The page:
Food allergy across Europe: Diagnostic, environmental and nutritional implications
More details
Hide details
Department of Experimental Immunology, Amsterdam UMC, University of Amsterdam, the Netherlands
Department of Otorhinolaryngology, Amsterdam UMC, University of Amsterdam, Amsterdam, the Netherlands
Publication date: 2022-05-27
Public Health Toxicol 2022;2(Supplement 1):A6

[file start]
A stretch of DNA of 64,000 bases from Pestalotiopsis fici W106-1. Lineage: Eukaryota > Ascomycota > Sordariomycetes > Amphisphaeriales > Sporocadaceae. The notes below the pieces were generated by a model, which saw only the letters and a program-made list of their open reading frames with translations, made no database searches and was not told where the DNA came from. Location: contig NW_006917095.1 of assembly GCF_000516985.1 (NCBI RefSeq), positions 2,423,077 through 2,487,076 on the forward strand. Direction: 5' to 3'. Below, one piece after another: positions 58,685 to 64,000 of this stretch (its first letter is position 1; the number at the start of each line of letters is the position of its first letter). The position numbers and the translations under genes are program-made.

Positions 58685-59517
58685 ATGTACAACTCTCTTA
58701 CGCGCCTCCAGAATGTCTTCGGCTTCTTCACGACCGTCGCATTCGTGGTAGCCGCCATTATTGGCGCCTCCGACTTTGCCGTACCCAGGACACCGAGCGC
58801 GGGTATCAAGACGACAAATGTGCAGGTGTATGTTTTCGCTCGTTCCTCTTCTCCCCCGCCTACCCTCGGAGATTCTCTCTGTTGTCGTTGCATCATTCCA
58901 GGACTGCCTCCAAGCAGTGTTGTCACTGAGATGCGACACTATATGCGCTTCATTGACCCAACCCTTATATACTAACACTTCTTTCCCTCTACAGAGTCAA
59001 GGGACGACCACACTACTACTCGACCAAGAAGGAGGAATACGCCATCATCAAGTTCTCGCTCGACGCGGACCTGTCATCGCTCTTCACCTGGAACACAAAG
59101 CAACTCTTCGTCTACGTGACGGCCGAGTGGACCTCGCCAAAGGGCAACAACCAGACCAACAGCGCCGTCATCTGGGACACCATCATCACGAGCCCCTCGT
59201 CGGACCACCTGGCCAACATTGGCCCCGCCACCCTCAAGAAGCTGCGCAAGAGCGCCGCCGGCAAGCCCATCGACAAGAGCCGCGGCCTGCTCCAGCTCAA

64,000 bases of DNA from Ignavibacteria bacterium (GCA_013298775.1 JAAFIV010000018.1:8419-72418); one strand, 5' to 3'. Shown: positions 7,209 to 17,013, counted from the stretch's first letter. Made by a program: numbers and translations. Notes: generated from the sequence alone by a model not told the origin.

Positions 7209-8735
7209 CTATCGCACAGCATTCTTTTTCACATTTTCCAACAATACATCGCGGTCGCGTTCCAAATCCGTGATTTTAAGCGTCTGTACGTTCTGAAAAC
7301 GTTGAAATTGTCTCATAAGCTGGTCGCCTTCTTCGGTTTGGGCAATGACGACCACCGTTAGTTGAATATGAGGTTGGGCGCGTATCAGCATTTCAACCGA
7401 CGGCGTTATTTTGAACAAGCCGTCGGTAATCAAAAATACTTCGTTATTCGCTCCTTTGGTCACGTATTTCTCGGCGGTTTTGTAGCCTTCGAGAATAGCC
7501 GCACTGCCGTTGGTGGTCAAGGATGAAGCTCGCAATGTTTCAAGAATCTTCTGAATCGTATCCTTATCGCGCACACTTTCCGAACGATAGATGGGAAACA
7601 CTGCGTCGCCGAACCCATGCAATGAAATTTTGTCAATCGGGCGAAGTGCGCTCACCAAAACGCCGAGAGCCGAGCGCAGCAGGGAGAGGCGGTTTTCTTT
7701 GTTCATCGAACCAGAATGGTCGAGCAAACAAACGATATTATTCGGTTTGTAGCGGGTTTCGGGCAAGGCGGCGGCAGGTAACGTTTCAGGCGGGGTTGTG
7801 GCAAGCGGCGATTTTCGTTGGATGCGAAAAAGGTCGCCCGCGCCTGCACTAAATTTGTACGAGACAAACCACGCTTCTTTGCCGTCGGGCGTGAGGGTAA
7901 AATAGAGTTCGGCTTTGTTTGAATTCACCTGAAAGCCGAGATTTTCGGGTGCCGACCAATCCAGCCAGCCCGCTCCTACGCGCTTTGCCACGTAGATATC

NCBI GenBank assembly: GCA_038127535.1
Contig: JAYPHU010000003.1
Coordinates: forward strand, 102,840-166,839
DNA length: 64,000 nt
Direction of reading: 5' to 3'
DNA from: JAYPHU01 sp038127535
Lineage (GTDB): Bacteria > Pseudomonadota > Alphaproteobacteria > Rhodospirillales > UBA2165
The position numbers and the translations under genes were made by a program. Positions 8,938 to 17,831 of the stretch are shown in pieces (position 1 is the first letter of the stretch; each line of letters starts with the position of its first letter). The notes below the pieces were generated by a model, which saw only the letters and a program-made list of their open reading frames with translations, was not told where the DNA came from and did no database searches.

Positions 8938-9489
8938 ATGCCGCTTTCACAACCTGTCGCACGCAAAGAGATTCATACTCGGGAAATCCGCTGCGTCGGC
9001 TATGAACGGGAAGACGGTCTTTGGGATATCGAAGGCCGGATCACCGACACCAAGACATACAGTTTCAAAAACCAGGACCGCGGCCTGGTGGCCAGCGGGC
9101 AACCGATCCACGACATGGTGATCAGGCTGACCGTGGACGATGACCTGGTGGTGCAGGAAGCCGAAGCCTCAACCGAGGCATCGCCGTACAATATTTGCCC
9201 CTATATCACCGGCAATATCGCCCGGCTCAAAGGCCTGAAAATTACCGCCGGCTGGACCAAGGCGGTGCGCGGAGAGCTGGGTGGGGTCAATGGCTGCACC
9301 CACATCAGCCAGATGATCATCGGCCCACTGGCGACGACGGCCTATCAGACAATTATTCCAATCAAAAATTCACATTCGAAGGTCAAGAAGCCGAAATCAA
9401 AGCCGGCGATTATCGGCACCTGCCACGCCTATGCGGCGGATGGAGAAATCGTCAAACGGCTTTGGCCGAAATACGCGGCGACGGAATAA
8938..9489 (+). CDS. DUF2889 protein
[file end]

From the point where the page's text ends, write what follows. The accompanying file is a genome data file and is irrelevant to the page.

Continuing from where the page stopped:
The epidemiology of food allergy was studied during the first decade of this century in the EU-funded EuroPrevall project. Participating clinical centers were spread out over Europe in twelve countries. The studies included an outpatient clinic survey (>2200 patients), general population surveys amongst school children and amongst adults (cross-sectional), and a general population birth cohort study (longitudinal). Standardized questionnaires and case-record forms, double-blind placebo-controlled food challenges, SPT and ImmunoCAP analyses for 24 foods and 12 inhalants and latex, and component-resolved diagnostic tests for around 65 food allergens were used to map out differences in food allergy across Europe. The biggest impact on differences in the prevalence and spectrum of different food allergies came from differences in pollen exposure, in particular exposure to birch pollen. By far the highest prevalence was observed for foods associated with Bet v 1 cross-reactivity. Food allergies caused by primary sensitization to food were far less prevalent and seemed in line with differences in dietary habits. Molecular diagnosis provided clear insights into sources of sensitization and models based on combinations of molecular diagnosis, demographics and clinical history proved to be promising predictors of the risk of severe reactions to food. The EuroPrevall project has provided many leads to improve the management of food allergy across Europe.